Teaching Council of NZ candidate - Peter Hijazeen
What do you think the teaching council’s main priorities should be for the next three years?
- Quality teaching deserves quality remuneration
- The council is to stay independent from the government of the day influence and its policies
- Improve wellbeing of teachers
- Advocate for better and safe environments
- Effective approach to proposing PLD programs that promotes best practice for all teachers
- Raise the profile and increase uptake of Maori Language in our school
What experience do you have that would make you a good fit for this role?
I am not afraid to advocate and reflect on the different sides of any issue to ensure every decision to be made takes into account all points of view. Being a teacher means that you should be a good listener and problem solver. My passion for the profession has always pushed me to do more for the common good as a branch chair, PPTA SPAC and the Remuneration Committee with the NZSTA.
Are you a PPTA member, and if so, how have you been involved in PPTA?
The PPTA works really hard to serve the teaching profession and the well being of all secondary teachers. I joined in my first year of teaching and am still active in supporting the struggle to improve the pay for teachers. I had the privilege of being a branch chair and currently represent area 7 on the PPTA Senior Positions Advisory Committee.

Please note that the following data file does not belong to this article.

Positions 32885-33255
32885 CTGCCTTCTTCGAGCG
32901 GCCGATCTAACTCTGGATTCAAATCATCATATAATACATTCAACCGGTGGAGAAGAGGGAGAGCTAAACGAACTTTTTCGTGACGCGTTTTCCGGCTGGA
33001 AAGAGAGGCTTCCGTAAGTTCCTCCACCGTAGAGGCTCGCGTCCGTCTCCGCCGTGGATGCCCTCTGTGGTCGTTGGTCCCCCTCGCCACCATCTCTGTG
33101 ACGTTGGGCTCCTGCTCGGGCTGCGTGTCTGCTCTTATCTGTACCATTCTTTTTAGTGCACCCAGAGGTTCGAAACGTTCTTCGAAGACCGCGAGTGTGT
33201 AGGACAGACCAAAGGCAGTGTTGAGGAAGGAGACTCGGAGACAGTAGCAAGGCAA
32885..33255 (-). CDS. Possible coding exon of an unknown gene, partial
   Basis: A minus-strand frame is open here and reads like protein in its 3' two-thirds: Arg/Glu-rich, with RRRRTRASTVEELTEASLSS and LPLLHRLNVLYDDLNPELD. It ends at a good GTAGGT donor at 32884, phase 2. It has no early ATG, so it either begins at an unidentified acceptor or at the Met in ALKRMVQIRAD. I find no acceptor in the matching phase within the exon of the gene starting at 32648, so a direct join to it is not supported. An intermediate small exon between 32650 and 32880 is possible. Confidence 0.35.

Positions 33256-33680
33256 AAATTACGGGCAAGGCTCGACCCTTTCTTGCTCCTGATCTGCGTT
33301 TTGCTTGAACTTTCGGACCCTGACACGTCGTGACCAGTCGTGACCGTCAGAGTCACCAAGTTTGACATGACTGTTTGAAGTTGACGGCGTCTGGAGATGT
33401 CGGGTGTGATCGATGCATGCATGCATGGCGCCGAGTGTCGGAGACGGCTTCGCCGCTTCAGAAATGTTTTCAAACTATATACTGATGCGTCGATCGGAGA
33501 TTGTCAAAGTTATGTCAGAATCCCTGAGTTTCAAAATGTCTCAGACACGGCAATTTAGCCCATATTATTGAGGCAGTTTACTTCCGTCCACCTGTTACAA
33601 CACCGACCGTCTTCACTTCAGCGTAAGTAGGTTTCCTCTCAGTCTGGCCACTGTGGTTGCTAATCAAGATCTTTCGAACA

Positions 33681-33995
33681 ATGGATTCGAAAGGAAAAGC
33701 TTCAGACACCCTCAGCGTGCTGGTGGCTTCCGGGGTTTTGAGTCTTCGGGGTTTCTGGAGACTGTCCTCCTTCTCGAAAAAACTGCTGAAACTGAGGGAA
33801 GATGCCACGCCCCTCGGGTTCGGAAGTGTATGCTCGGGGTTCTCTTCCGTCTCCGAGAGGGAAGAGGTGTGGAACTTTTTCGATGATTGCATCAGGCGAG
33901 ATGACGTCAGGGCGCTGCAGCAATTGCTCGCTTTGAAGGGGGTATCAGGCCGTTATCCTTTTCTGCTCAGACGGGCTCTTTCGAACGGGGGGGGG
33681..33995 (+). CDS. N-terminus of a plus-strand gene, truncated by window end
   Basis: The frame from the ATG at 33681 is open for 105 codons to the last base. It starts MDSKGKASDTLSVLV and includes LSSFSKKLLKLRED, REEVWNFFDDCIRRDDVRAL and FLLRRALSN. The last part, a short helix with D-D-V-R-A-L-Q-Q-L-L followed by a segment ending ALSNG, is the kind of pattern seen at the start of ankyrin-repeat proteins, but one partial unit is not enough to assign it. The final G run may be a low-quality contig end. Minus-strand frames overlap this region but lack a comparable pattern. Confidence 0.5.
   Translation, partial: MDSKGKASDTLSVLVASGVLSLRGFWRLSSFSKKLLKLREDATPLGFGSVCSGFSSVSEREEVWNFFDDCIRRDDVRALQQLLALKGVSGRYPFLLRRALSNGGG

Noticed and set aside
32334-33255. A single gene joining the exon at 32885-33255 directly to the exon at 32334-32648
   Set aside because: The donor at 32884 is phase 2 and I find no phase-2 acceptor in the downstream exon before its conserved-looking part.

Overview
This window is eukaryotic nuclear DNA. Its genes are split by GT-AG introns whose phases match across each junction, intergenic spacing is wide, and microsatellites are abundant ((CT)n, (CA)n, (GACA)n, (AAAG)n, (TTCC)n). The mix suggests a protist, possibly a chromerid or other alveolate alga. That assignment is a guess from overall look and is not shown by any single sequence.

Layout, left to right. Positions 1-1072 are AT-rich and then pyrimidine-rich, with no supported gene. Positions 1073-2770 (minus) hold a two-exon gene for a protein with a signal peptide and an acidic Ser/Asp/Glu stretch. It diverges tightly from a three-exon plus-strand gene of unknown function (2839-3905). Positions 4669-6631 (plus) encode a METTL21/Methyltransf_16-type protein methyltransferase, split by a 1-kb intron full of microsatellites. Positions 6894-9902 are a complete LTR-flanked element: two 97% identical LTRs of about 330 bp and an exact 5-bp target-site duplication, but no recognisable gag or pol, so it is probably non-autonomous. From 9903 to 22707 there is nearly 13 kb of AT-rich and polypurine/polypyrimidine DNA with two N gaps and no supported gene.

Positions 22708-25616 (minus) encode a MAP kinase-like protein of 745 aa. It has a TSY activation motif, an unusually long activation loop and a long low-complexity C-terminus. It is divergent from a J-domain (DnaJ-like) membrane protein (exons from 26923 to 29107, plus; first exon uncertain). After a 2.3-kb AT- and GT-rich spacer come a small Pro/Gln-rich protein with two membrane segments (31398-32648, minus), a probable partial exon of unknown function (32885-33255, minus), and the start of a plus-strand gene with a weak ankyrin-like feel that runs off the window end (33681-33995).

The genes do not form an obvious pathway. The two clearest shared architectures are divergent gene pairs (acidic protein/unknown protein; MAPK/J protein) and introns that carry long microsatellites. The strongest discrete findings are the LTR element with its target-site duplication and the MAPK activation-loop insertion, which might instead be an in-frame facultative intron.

What is the main thing that the council should be doing to raise the status of the teaching profession?
The council needs to publicly stand and advocate for the voice of teaching profession within a vision outlined by all interested parties without due influence from the government of the day and its policies. It should lead and serve the profession by researching and identifying key issues and solutions that would impact the profession and the welfare of its members.
Tell us about your teaching career and why you are a secondary teacher
I worked in secondary schools for 16 years in New Zealand – as a teacher, head of department, dean and assistant principal. I believe that the profession attracted me as I always wanted to change the world to make it become a better place for all. What other profession other than teaching can offer that? In addition to that, I had fantastic teachers that inspired me to pursue teaching.
Is there anything else you would like to share?
Education is a shared endeavour and progress going forward means that all should feel comfortable to contribute to the educational debate and to the solutions to seemingly inflexible problems.
A full list of secondary teaching candidates is available on the Teaching Council of Aotearoa New Zealand website (educationcouncil.org.nz)